Recent statistics have shown gun sales to have been steadily declining over the past two years. A common explanation is based in politics.
Not long ago, American gun owners felt President Barack Obama was likely to enact strict gun laws which made them want to purchase as many guns as possible while it was legal to do so. In turn, it’s fairly safe to assume President Donald Trump has no intention of doing so, making it less urgent. Although such concepts certainly play a role in the amount of gun sales at any given time, there are other factors at play as well.
Regardless of who is serving as president, Congress actually writes legislation which then requires the president to either sign into law or veto. Of course, there are means to override a veto and then the Supreme Court can declare a law unconstitutional, but court cases take time and the law generally stands as written until a Justice Department review. If Congress were to write a law demanding all of a certain type of weapon be turned in as illegal, it puts responsible gun owners in a conundrum. Do you turn in a valuable tool, or do you remain in violation of the law while waiting for the court to overturn it?
Only you can answer such a question and decide whether to keep a gun which is technically illegal even though you know yourself to be a responsible gun owner and the law to be unconstitutional. If you decide on the latter, you put yourself in the uncomfortable predicament. Even if you don’t break any other law to draw attention or warrant an unjustified search of your home, you won’t be able to use the weapon for practice and sport, as it only takes one person to hear you own it and call in an anonymous tip to law enforcement. An obvious solution if you can afford it is to have an extra to turn in, but that creates a separate set of problems should you wind up getting caught with the one you keep.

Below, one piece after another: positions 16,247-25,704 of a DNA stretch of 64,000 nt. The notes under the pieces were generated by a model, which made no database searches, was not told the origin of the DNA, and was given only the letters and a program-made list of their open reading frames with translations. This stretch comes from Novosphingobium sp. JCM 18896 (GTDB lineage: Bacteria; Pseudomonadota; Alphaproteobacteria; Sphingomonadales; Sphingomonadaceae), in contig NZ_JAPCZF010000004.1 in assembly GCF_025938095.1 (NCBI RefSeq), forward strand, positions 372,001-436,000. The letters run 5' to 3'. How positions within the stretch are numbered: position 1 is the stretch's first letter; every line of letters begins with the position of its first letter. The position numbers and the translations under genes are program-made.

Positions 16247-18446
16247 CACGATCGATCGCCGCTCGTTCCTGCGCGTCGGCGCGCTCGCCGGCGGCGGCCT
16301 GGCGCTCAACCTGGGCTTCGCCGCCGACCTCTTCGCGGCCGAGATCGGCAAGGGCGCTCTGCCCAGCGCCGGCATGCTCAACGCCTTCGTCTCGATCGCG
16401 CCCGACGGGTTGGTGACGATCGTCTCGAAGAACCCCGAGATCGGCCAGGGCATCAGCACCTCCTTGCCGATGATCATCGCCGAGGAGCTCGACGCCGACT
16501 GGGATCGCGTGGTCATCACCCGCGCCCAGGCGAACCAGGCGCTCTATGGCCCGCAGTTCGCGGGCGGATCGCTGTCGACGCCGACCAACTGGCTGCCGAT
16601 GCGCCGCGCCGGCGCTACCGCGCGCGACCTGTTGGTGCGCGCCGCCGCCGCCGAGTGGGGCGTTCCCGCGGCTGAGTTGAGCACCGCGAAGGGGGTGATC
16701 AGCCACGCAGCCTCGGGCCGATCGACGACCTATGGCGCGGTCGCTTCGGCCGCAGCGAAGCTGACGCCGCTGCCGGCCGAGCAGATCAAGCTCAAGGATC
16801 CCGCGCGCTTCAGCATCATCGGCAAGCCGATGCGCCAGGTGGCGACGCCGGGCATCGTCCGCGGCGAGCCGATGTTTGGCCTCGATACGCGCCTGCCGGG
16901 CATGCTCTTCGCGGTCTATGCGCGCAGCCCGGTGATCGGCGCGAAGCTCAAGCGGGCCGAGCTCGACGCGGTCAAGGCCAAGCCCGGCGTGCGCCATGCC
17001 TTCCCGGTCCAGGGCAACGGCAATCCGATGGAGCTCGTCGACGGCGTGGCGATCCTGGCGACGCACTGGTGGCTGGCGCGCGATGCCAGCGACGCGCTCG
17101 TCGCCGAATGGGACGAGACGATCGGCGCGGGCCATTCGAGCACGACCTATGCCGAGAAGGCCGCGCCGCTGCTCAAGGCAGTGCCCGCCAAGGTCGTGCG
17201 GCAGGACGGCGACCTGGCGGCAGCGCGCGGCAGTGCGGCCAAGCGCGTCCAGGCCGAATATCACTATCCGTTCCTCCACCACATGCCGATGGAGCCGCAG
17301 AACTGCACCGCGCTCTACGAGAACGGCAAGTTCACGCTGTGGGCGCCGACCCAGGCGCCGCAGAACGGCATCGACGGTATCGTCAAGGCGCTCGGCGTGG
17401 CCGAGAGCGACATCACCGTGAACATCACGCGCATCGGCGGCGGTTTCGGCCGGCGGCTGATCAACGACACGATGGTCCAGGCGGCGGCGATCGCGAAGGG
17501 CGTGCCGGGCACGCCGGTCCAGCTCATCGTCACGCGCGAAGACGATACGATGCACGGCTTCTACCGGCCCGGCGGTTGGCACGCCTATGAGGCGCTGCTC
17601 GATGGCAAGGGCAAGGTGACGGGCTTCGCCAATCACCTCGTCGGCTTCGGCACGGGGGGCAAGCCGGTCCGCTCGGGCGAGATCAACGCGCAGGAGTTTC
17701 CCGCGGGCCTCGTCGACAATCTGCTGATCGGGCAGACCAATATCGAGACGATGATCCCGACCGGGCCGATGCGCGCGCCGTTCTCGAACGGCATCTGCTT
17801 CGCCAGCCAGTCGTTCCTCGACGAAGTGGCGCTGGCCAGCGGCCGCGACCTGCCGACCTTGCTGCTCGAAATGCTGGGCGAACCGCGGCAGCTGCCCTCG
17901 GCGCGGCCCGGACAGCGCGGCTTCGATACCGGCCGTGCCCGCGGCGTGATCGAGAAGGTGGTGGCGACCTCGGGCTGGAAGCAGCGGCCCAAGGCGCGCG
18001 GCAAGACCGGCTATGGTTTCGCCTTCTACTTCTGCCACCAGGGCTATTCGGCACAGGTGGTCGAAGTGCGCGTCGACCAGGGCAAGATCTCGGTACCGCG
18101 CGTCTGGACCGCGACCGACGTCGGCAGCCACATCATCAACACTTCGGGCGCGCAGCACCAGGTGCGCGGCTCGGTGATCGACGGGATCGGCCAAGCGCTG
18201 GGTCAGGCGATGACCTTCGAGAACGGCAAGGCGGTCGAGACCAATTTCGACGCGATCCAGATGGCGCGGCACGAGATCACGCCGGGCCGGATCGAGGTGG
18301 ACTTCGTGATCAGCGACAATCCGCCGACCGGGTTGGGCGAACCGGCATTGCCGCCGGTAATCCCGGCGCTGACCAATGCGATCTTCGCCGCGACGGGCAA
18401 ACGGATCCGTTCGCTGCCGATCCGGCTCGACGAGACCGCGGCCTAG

The recent bump stock ban is a perfect example of how these concepts work in real time. Imagine having bought one and before getting it set up on your gun and being able to use it, the ban went through and it had to be turned in without refunding the expense. Whether or not you agree with the ban at all, a more reasonable solution would have been to ban the manufacture and sale of such items without using an ex post facto law. It sets a precedent of government overreach in the sense of “what else” can be declared illegal and stolen from U.S. Citizens? It puts the status of gun ownership in question, as nobody wants to make what can be an expensive purchase when the possibility exists for the item to be confiscated, especially without reimbursement.
~ Ready to Fire News